Uruguayan Mariner A-811 and the unit marking.
Argentine Navy PBMs in formation circa 1959.
A-811 on the beach after the sucessful rescue.
The RAF ordered 33 PBM-3Bs for service as Mariner GR.Is, with serials JX100 to JX132. Illustrated prior to delivery is the first of the batch, JX100. The type was not accepted for full service and indeed JX120, '124, '126, '128 and '130 were not delivered. JX100 was one of ten used by 524 Squadron at Oban (JX100, '103, '105, '106, '110, '111, '117, '118, '122 and '131). The unit was short-lived, taking its first GR.Is on October 22, 1943 for operational evaluation. It disbanded on December 7, 1943. JX100 was one of 16 of the type returned to the US in mid-1944/early 1945.
Mariner '2-P-204' anchored in the Beagle Channel, Ushuaia Bay.
Forward view of JX100. As well as 524 Squadron, 45 Group - the Dorval-based Atlantic ferry organisation, used five examples (JX119, '121, '123, '125 and '129) often staging through Bermuda.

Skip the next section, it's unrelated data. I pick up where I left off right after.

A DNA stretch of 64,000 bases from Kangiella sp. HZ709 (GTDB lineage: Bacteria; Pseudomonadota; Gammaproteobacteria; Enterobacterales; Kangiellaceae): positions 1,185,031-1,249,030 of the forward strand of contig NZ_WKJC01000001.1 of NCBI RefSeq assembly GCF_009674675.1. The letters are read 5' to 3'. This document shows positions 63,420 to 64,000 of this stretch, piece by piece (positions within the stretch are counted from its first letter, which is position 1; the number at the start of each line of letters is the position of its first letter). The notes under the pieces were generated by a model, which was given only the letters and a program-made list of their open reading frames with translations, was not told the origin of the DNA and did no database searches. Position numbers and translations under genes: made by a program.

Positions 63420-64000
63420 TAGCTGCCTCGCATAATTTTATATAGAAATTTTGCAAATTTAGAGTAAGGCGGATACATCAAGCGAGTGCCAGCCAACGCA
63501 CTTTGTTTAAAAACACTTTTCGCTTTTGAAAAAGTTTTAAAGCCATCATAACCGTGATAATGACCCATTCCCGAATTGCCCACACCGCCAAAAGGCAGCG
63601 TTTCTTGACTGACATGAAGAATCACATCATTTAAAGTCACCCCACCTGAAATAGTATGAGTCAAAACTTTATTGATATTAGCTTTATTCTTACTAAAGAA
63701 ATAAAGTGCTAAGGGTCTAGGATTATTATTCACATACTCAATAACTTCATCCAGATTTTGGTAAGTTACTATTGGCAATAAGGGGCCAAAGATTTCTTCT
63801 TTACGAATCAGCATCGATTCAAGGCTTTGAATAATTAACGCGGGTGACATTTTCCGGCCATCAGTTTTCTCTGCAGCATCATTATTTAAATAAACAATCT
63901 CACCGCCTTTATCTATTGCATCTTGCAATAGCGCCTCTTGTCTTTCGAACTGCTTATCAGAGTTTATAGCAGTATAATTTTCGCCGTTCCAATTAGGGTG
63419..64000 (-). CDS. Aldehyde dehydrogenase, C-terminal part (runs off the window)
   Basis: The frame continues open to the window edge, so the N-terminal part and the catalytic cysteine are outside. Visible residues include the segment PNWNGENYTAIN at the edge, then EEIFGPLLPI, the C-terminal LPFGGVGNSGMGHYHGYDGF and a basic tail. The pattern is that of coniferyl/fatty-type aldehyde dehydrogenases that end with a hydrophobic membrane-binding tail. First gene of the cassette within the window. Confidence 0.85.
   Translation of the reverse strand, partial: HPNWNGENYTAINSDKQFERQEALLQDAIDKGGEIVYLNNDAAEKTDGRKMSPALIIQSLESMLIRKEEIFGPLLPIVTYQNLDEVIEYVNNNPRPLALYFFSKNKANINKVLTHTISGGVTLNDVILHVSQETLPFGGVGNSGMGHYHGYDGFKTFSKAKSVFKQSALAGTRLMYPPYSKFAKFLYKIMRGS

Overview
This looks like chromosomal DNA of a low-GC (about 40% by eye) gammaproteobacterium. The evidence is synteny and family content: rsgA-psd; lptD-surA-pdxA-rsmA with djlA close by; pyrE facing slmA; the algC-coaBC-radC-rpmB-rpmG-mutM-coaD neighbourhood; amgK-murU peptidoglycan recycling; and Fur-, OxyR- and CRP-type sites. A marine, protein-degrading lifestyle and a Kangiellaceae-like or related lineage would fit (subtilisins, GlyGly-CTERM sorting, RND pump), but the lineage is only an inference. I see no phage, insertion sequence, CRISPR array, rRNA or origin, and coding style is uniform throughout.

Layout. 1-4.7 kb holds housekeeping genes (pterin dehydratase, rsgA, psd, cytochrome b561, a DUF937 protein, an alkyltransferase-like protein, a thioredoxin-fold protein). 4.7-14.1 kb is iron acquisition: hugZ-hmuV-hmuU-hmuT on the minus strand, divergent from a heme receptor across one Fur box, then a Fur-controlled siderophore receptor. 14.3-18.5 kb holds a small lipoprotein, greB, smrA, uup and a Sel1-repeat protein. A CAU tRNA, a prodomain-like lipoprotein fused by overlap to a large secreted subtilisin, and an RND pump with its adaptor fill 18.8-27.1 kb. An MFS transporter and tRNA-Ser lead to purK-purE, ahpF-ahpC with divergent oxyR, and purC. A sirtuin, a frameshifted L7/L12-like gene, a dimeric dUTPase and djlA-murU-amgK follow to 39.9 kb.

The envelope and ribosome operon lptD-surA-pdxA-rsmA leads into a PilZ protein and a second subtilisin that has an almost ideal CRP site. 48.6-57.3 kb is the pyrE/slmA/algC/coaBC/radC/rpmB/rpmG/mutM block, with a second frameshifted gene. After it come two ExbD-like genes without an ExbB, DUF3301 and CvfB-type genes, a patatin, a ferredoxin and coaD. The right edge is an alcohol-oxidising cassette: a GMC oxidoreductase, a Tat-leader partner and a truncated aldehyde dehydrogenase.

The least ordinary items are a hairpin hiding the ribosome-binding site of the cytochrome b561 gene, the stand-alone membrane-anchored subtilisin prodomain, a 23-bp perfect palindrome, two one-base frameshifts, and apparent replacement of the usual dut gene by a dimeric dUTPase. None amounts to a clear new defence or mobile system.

GR.I JX103 at the Saunders-Roe flying-boat maintenance unit at Beaumaris on Anglesey, North Wales. Saro were the 'assigned contractor' for the type. Note the use of the hyphen in the serial number. JX103 was evaluated by the Marine Aircraft Experimental Establishment at Helensburgh and later service with 524 Squadron. Two RAF Mariners were destroyed in service, JX101 sank off Bermuda while on delivery in July 1943 and 524 Squadron's JX117 was damaged beyond repair in November 1944.
Rear view of JX103 on the Beaumaris slipway. Ten Mariners were scrapped in the UK and not returned to US charge: JX103, '111, '116, '118, '123, '125, '127, '129, '131, '132. The longest surviving, at least on paper, was JX103 which was officially struck off charge on August 6, 1947.
Final fate of '2-P-21', Rio Gallegos City 1956.
'2-P-22' after fire at USNAS Trinidad.